Todd Akin

Jason Rosenbaum / St. Louis Public Radio

This story was updated following St. Louis on the Air.

Former U.S. Rep. Todd Akin is back, and he’s not sorry.

Two years after losing a contest for U.S. Senate and igniting a “war on women” debate with a comment about rape, Akin has written a book that offers behind-the-scenes details about how he, his campaign and his family coped.

In an August 2012 interview with Charles Jaco on KTVI (Channel 2), Akin was asked about abortion and rape. Akin, who is staunchly anti-abortion, said that a pregnancy from rape “is really rare.”

(UPI/Bill Greenblatt)

Todd Akin’s new book is entitled “Firing Back.’’ But based on the former St. Louis area congressman’s  interviews over the past week, an equally descriptive title could be “No Apology.”

Two years after losing a nationally watched contest for the U.S. Senate, Akin is arguably more passionate than ever as he defends the message that landed him in hot water in 2012.

The immortal phrase in question: “If it’s a legitimate rape, the female body has ways to try to shut that whole thing down."

(UPI/Bill Greenblatt)

(Updated 4 p.m. Tuesday, July 15)

Former U.S. Rep. Todd Akin, R-Wildwood, is continuing this week to make the rounds of the national news outlets as he promotes his new book, “Firing Back.”

But most Republicans, nationally and in Missouri, are continuing to ignore his book – and him.

In the book, Akin generally defends his controversial 2012 contention that in cases of “legitimate rape,’’ women rarely get pregnant because “their bodies have ways of shutting the whole thing down.”

(UPI/Bill Greenblatt)

Former Missouri Congressman Todd Akin roughly doubled his office payroll after losing a campaign for U.S. Senate.

Salary figures available through the online tracking site Legistorm.com show Akin paid his 14-person staff nearly $400,000 in the final quarter of 2012. That's twice as much as the $200,000 quarterly payroll that Akin averaged through the rest of the year.

Courtesy CityArchRiver

Every week, St. Louis Public Radio’s Chris McDaniel joins the St. Louis Beacon’s Jo Mannies and Jason Rosenbaum to talk about the week’s politics.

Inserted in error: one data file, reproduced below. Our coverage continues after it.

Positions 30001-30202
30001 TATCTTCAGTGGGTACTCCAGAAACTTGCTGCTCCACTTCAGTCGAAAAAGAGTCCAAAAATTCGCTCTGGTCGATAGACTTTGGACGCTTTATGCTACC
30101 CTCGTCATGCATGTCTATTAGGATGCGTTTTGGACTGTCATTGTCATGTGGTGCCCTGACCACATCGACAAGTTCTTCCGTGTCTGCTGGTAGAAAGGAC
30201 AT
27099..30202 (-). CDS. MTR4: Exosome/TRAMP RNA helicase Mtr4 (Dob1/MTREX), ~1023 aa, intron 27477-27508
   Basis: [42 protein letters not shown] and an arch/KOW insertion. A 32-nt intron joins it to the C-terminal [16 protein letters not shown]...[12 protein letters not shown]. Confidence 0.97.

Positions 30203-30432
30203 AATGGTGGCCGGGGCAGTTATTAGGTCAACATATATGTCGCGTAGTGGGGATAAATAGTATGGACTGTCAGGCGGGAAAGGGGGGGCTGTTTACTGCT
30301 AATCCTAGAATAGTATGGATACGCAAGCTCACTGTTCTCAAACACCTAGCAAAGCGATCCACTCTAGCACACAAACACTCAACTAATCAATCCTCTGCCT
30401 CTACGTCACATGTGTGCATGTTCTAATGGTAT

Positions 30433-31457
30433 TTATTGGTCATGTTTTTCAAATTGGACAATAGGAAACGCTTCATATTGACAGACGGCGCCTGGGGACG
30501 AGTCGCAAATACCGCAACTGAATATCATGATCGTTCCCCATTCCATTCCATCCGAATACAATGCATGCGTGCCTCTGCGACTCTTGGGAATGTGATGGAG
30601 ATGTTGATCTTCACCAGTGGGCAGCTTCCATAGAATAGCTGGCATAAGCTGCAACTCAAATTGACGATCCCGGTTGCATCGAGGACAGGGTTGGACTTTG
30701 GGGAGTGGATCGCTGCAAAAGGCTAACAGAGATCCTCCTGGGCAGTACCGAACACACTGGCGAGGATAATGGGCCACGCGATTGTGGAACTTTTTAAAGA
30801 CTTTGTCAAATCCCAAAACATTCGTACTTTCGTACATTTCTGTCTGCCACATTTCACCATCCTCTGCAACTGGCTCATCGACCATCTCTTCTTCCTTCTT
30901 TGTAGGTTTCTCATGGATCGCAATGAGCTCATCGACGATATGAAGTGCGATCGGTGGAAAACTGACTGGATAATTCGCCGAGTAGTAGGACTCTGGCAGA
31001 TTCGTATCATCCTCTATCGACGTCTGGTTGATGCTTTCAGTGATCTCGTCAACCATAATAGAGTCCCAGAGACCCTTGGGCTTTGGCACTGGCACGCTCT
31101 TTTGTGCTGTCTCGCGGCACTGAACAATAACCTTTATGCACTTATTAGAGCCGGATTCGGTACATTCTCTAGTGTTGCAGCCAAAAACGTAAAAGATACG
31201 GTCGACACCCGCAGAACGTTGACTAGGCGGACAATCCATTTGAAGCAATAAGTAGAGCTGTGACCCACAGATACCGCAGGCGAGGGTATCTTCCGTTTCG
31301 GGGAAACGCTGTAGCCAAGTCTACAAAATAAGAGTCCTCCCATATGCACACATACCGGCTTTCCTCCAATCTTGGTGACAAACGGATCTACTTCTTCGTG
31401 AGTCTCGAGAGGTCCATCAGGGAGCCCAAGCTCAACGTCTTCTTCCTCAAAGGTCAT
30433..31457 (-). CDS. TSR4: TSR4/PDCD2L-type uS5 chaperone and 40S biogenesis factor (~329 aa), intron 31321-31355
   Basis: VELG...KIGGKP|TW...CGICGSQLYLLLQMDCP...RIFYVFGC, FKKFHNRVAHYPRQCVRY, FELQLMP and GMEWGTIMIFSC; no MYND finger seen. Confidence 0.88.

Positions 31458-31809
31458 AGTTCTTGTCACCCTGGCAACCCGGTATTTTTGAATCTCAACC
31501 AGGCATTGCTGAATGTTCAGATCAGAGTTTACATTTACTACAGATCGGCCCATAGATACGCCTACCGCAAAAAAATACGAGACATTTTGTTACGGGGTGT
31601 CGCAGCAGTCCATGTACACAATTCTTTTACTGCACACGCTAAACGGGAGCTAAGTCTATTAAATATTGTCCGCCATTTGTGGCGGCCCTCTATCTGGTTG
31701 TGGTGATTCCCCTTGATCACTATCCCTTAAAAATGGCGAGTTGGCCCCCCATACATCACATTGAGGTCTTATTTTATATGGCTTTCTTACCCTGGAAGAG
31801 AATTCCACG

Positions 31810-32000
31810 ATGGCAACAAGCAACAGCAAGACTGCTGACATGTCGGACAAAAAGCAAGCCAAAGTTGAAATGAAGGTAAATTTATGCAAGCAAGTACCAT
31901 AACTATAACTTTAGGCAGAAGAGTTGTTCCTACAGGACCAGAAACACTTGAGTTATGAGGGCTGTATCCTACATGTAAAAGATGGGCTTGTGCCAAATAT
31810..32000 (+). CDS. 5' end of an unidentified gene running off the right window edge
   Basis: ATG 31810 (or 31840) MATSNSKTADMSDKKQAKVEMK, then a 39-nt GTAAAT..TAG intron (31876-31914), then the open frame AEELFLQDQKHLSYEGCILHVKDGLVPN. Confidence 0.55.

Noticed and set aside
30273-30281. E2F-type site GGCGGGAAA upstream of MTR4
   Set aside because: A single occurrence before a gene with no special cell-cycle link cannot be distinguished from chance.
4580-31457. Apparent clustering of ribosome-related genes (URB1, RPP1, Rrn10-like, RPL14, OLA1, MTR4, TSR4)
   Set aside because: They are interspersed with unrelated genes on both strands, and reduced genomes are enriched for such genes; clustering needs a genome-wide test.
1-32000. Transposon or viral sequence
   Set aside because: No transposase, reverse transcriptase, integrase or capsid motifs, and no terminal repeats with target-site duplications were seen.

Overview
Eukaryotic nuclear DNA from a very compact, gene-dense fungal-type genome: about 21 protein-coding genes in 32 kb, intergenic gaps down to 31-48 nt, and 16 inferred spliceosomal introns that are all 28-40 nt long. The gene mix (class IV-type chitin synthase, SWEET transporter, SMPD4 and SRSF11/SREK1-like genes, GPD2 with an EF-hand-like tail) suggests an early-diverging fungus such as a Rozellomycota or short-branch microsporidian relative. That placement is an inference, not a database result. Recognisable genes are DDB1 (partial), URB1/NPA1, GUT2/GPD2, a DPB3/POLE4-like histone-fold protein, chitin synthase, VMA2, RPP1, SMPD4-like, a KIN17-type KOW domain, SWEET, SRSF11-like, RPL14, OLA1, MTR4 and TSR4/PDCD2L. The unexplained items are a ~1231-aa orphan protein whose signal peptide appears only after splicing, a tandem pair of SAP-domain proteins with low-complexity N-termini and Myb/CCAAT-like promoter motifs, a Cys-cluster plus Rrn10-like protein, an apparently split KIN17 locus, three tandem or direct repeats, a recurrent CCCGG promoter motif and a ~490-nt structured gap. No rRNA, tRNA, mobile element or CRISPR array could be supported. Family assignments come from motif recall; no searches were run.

On this week's episode: We discuss the conservatives on both sides of Prop. P, the court rulings while the Missouri legislature is on vacation, and Democratic Senator Claire McCaskill's new book.

Follow Chris McDaniel on Twitter@csmcdaniel

Follow Jo Mannies on Twitter@jmannies

(UPI/Bill Greenblatt)

According to a survey of Associated Press newspaper editors and broadcast news directors in Missouri, the top news story in the state was Republican Representative Todd Akin’s controversial and unscientific remarks about “legitimate rape.”

This Week's Politically Speaking Podcast

Dec 14, 2012
Alex Heuer

St. Louis Public Radio's Chris McDaniel joins the St. Louis Beacon's Jo Mannies and Jason Rosenbaum to talk about the week's politics.

On today's episode: It's a blast from the past as we start off the show by talking about Congressman Todd Akin's race (specifically his NRSC funding), then we move on to Missouri House Speaker Tim Jones' so-called Speaker Tour (or the Lt. Gov.'s Tour?), and we close it out with a discussion on the Arch Tax.

Follow Chris McDaniel on Twitter@csmcdaniel

(UPI/Bill Greenblatt)

Republican Missouri congressman Todd Akin owes almost $270,000 after his unsuccessful challenge of Democratic Sen. Claire McCaskill.

A federal finance report available online Thursday shows Akin's committee spent about $6 million on his Senate campaign - less than a third of the $19.3 million spent by McCaskill.

Akin reported $268,830 of debt as of Nov. 26. McCaskill previously reported that she had $238,010 of debt as of that date. But it's often easer for winners than losers to raise money to pay off their campaign debts.

(Office of Congresswoman Jo Ann Emerson)

There will be no repeat of the big-dollar, negative primary that plagued Missouri's Republican Senate contest when GOP leaders meet next year to select a replacement candidate for retiring Congresswoman Jo Ann Emerson.

That's because there will be no primary election at all - no chance for rank-and-file Republicans or Democrats to cast their votes.

Nominees will be selected by committees of party officials from southeast Missouri. Only then will one Republican and one Democratic candidate be submitted to voters in a special election.

(UPI/Bill Greenblatt)

Updated at 2:02 with McCaskill's finances.

In spite of repeated assurances that they wouldn't support Congressman Todd Akin's senate bid after his damning comments regarding "legitimate rape," the National Republican Senatorial Committee funneled $756,000 into Akin's campaign during the days before the election.

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